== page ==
This is one of several remarkable statistics contained in a recent article in The Economist.
All of this has been very,very good for the stock prices of the two largest publicly owned gun manufacturers in the United States.
Has all of this led to more deaths by guns?
No. Homicide deaths by firearms are almost 60% lower per capita than they were 20 years ago. There has been an uptick in deaths by firearms since Obama took office but it has primarily been related to suicides.
You might be surprised to learn that suicides each year account for almost twice as many deaths by firearms than homicides.
In exact numbers, according to the Brady Campaign to Prevent Gun Violence, there are 11,294 homicides by guns but 19,992 suicides.
Support for gun control is much weaker today than it was 50 years ago. According to The Economist, 60% of Americans wanted to ban handguns in 1959. A recent Gallup poll found that support for a ban on handguns was only 26% today.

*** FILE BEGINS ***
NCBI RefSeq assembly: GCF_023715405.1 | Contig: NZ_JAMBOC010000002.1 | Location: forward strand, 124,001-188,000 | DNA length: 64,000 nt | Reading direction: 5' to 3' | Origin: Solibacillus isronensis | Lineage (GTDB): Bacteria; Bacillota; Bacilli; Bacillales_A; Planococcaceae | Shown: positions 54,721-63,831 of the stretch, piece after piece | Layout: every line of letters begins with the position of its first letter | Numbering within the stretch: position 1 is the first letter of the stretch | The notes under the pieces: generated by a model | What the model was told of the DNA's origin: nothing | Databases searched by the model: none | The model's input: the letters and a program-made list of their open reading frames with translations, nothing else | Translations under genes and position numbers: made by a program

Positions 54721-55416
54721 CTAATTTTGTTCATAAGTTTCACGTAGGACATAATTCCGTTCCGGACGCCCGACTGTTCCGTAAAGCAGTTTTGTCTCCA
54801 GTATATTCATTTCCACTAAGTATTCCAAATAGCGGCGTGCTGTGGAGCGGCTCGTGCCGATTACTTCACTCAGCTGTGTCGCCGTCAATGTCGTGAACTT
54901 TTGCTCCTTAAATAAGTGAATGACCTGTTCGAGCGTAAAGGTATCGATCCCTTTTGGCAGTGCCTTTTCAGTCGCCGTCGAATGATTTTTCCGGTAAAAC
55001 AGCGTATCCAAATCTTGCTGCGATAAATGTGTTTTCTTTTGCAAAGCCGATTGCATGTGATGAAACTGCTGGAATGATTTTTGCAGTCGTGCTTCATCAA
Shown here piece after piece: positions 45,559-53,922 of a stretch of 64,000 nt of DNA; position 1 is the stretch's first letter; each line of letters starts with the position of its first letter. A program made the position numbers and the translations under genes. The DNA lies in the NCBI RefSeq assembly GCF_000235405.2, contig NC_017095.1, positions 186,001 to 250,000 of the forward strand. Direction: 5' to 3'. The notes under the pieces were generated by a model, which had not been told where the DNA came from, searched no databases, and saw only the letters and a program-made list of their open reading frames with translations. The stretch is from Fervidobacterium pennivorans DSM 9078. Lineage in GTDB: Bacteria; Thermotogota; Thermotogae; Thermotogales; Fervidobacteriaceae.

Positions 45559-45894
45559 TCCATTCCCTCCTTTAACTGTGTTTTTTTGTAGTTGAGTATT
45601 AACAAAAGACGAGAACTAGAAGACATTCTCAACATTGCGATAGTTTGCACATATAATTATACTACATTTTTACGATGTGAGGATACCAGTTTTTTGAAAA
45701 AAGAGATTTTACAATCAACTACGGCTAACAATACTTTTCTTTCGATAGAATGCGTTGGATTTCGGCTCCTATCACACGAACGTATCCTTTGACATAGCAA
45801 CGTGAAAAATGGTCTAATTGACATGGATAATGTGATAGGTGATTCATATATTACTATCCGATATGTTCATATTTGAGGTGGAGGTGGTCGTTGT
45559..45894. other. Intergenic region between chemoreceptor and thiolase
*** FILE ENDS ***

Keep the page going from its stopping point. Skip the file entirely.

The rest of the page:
This view seems to be driven by those who believe that having a gun in the home makes a home safer. Only 35% of Americans held that belief in 2000. 63% hold that opinion today.
|Economist.com and Gallup|
However, despite this view, only about 30% of households actually own a gun. That is down from 50% in the mid-1970's. All of this leads to the conclusion that all of the new guns are primarily going into the hands of those that already own them rather than an increasing number of armed citizens.
I guess in looking at these statistics you could say that President Obama was right about one thing when he said during the 2008 campaign when referring to small town voters across the Midwest that "...they cling to guns or religion..."
Obama has certainly not been able to do anything about gun control but he has been responsible for a lot more clinging to their guns than we have seen in a long, long time.